Stockholm Convention: Persistent Organic Pollutants
Persistent Organic Pollutants (POP) are types of organic substances that are unaffected by environmental degradation. Because of their resistance, these substances bio accumulate in the tissues of terrestrial and aquatic creatures, causing harm to humans and wildlife alike. These substances can cause severe health effects like the occurrence of tumors, birth defects, damage to the nervous and immune system, as well as the reproductive system. Due to their direct negative effects on human and environmental health, a convention was set forth. The Stockholm Convention is an international agreement signed and agreed upon by the United Nations Environmental Program to decrease or eradicate the discharge of POPs into the Environment.
The treaty was signed in the year 2001 in Stockholm, Sweden, and enforced by May 2004. The Convention lays out the obligations of the parties in a series of articles explaining each parameter of the POP and how they are going to be dealt with. The Convention is also organized into 7 Annexes from A to G. The first 3 Annexes list the POPs in groups. The groups depend on POPs production and exemptions. Annex A categorized as Elimination, Annex B categorized as Restriction, and Annex C as Unintentional Production.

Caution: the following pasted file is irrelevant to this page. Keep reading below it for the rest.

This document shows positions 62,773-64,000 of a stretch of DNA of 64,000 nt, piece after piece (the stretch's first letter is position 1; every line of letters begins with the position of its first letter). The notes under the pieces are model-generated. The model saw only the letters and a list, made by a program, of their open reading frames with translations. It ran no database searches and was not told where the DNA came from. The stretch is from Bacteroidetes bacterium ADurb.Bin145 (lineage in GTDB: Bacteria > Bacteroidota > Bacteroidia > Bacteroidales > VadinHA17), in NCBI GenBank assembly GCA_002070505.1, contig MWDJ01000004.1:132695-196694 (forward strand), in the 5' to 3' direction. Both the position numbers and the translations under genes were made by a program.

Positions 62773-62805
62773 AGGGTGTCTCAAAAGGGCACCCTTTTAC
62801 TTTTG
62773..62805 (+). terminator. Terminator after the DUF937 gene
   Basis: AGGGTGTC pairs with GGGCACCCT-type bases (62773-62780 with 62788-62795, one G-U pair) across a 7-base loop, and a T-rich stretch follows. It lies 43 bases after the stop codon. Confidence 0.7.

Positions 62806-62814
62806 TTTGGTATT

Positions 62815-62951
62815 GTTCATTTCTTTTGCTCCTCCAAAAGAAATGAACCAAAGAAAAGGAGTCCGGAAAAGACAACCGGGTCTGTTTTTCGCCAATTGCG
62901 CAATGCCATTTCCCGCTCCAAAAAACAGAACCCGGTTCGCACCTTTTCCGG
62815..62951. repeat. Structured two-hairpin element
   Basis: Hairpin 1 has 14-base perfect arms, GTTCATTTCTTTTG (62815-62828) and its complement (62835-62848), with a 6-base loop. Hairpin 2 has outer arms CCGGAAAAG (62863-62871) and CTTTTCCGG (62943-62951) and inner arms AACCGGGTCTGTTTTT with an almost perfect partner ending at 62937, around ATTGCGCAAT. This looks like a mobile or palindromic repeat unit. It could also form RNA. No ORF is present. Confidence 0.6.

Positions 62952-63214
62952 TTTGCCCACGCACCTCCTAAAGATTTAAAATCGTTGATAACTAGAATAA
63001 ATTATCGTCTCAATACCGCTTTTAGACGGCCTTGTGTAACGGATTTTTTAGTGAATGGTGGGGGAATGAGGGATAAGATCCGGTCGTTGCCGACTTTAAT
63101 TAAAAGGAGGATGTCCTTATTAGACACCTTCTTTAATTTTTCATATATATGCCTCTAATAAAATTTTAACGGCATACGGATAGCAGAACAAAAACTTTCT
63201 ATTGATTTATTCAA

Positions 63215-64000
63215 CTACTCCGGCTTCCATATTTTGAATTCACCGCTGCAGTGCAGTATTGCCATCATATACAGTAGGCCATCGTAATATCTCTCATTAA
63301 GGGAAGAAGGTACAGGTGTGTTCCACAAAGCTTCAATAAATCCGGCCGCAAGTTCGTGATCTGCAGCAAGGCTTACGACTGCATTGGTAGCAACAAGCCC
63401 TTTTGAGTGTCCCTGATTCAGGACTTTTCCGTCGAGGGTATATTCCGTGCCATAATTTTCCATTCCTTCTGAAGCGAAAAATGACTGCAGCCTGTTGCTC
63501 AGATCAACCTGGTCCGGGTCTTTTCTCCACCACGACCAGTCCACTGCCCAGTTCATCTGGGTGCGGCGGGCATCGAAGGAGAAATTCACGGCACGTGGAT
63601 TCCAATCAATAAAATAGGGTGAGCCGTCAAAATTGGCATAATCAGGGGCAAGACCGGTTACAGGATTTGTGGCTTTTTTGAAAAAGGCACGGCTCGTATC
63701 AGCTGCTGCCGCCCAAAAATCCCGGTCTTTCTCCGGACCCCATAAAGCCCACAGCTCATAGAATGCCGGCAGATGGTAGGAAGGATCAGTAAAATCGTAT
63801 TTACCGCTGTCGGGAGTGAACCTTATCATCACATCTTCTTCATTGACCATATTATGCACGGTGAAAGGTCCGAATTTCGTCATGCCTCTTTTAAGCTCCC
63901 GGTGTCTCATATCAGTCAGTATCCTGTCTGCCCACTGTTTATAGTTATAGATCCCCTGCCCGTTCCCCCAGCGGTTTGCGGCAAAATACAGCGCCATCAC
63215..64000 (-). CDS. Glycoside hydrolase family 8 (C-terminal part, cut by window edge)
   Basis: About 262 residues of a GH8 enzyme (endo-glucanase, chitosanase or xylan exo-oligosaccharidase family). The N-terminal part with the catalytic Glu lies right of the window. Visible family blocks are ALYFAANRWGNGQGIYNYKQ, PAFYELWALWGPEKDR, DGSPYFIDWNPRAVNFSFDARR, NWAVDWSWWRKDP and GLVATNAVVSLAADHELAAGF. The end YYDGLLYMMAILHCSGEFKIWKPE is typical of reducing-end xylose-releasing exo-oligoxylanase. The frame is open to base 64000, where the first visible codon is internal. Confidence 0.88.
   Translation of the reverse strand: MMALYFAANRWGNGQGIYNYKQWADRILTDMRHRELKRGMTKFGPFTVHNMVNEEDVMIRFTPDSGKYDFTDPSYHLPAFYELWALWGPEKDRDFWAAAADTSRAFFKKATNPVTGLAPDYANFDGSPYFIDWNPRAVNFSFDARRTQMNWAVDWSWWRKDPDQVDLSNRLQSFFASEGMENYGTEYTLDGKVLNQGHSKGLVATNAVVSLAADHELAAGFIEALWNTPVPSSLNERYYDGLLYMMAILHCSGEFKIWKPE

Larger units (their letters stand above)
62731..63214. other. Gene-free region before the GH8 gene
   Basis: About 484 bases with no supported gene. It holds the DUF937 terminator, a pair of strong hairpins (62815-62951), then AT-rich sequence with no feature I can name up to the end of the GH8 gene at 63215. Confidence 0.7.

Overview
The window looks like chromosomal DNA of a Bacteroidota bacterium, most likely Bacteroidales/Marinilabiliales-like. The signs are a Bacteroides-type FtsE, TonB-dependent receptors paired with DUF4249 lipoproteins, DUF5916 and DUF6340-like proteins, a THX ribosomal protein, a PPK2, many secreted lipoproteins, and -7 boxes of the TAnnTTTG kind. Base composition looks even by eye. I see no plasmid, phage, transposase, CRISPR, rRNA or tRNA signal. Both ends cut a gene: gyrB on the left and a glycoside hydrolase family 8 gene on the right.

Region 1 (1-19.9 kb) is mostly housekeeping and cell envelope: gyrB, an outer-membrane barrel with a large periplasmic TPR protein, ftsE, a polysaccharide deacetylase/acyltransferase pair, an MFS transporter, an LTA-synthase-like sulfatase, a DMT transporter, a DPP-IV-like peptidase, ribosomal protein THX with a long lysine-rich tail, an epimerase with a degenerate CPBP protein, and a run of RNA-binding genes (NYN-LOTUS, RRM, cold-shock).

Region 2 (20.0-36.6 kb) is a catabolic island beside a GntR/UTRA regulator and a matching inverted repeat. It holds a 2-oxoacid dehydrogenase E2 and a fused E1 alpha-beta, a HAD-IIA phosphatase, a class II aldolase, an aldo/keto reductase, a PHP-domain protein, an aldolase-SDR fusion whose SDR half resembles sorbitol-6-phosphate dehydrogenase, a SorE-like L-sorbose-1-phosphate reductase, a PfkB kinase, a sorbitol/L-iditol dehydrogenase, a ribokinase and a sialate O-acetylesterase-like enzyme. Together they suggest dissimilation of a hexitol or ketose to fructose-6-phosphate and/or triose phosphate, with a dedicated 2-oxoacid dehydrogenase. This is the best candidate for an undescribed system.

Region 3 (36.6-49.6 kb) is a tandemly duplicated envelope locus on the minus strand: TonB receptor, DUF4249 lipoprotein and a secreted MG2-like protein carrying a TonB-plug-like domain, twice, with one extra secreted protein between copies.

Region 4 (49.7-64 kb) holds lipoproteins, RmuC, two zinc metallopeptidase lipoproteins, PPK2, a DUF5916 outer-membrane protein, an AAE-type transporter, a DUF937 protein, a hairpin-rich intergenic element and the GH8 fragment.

Annex A, lists substances that should be reduced or eliminated from production, with allowance of specific exemptions set forth in the treaty and under obstructive conditions. Annex B, contains substances that can be produced under restricted regulations. While, Annex C, promotes the most innovative techniques to restrict or reduce the release of the substances from anthropogenic sources. The later Annexes explain rules and regulations for newer substances to be added. However, the substances would need to be identified and include parameters and a risk profile.
The threat of POPs is a very serious global issue. As mentioned earlier, it can lead to many negative effects on health. The Convention was made through the unity of many countries to deal with this issue. The Convention addresses detailed information about the prevention and reduction of POPs.